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Concerns over cops' crap computer kit: UK MPs call for cash, capacity, command

Report slams digital policing and Home Office's leadership

Cops' investment in and adoption of technology is "a complete and utter mess", MPs have said in a scathing report on the parlous state of UK policing.

The House of Commons Home Affairs Committee pulled no punches in its latest report, warning of "dire consequences" if Whitehall doesn't boost funding and address the "complete failure" in Home Office leadership.

Describing it as an "irresponsible failure of leadership", chairwoman Yvette Cooper warned that ministers and officials "must not continue to stand back, as the police cannot do this alone".

Policing in the UK has suffered massive budget cuts in recent years, but crime continues to rise. Recorded crime increased 32 per cent in the past three years, but a lack of resources meant that charges and summons fell 26 per cent.

The MPs' report, Policing for the Future, is wide-ranging, covering police culture, mental health work and cops' ability to tackle so-called traditional crimes as well as the increasingly technical ones, and efforts to boost forces' digital infrastructure and skills. In almost all these areas, the MPs found issues.

London, UK - March, 2018. Police officers patrolling Leicester Square and Piccadilly Circus in central London. Pic Paolo Paradiso /

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"Forces are failing to meet the challenges of the digital age," they concluded in one section. Investment in and adoption of new technology was branded "a complete and utter mess", and lack of digital capabilities is a "systemic problem".

At the same time, the MPs said, criminals are exploiting technology in new and changing ways, meaning that officers are struggling to keep up – or even do the basics – as they battle with out-of-date tech.

Although the committee acknowledged that funding is an issue, it stressed that funding was not the biggest failing. Rather, it is a "complete lack of coordination and leadership on upgrading technology over many years".

"It is astonishing that, in 2018, police forces are still struggling to get crucial real-time information from each other, and that officers are facing frustration and delays on a daily basis," the MPs said.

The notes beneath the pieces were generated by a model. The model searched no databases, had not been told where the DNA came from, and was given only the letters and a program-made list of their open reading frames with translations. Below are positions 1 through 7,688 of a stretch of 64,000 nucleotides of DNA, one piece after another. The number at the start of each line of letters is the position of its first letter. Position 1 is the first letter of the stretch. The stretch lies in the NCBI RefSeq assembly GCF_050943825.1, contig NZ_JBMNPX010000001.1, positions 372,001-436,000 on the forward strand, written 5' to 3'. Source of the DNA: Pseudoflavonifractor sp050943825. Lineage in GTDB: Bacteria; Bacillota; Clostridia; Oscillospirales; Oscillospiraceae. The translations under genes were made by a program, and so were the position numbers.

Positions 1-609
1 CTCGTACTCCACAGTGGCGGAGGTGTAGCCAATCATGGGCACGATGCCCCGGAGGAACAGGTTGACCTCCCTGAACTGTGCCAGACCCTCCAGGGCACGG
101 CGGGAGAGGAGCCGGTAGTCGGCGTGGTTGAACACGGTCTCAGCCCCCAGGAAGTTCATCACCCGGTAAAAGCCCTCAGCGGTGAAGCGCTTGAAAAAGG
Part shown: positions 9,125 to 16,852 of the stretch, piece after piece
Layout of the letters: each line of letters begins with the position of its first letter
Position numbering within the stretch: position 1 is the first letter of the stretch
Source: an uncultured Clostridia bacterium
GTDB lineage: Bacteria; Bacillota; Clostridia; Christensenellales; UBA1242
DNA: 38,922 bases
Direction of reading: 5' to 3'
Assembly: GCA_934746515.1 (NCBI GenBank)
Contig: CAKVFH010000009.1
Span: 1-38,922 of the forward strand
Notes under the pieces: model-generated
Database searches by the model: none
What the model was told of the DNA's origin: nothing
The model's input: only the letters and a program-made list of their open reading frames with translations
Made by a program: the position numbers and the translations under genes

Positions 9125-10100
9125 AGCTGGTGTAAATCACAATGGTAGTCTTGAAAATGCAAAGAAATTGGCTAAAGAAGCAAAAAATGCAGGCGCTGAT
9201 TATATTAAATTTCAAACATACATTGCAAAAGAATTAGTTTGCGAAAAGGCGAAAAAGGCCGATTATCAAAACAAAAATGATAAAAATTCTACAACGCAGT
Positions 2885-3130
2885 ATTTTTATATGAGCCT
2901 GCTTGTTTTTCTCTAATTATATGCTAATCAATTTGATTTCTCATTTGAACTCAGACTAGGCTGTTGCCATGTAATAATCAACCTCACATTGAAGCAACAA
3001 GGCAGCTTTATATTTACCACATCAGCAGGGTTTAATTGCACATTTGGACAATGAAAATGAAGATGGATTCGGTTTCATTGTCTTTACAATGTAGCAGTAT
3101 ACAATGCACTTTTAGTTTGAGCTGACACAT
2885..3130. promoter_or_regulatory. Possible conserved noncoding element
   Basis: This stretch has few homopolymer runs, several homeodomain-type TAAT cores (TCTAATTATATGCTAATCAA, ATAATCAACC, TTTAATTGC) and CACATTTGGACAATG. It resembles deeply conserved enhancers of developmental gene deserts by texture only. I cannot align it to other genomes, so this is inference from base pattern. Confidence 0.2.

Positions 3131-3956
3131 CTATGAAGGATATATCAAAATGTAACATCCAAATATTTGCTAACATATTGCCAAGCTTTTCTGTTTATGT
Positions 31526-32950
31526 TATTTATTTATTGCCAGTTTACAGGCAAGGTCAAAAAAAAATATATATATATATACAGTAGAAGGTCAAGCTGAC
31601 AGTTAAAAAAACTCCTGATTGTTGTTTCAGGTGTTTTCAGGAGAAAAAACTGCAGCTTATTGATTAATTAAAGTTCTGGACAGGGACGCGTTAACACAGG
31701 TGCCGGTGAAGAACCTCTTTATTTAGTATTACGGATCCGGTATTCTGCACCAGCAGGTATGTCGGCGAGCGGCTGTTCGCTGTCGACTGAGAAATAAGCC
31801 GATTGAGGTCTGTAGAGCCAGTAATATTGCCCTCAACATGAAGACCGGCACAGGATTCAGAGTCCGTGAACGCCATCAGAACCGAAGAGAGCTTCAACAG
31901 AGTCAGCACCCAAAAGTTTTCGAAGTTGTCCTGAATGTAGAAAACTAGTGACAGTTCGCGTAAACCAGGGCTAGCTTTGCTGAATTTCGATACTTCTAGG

They added that cops are missing out on even the most basic benefits of data-sharing between forces, let alone developing technologies like artificial intelligence machine learning.

The Home Office is working to replace the Police National Database (PND) and Police National Computer with a Law Enforcement Data Service that it hopes will allow forces to (finally) make use of data-driven technologies – a highly complex project that has come under fire from privacy campaigners.

However, the MPs said that reforms to the PND are "woefully unambitious, and will not solve the problem". According to evidence given to the committee, it will not allow forces to access information on a real-time basis.

The committee did point to some pockets of positivity, such as the digital and data exploitation capabilities available to counter-terrorism police – but noted that this results in "inequitable provision of resources" for other threats like serious organised crime.

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Counter-terror police use a National Digital Exploitation Service model that the committee said should be copied for serious crime, with regional branches. This would be better able to attract and retain talent, and should be costed up in time for the next spending review, which is expected next year, along with plans to increase more general cyber and digital skills training.

But the loudest recommendation from the MPs was stronger national leadership from the Home Office on technology.

"Ministers need to take ultimate responsibility for the failure of this crucial public service to properly upgrade its technology to deal with the threats of the 21st century," the report said.

However, they added, there also needs to be an improvement within the department – pointing to its "abject failure to deliver the promised savings from reforms to the Emergency Service Network" as an example of "what can happen when national projects are poorly managed". ®

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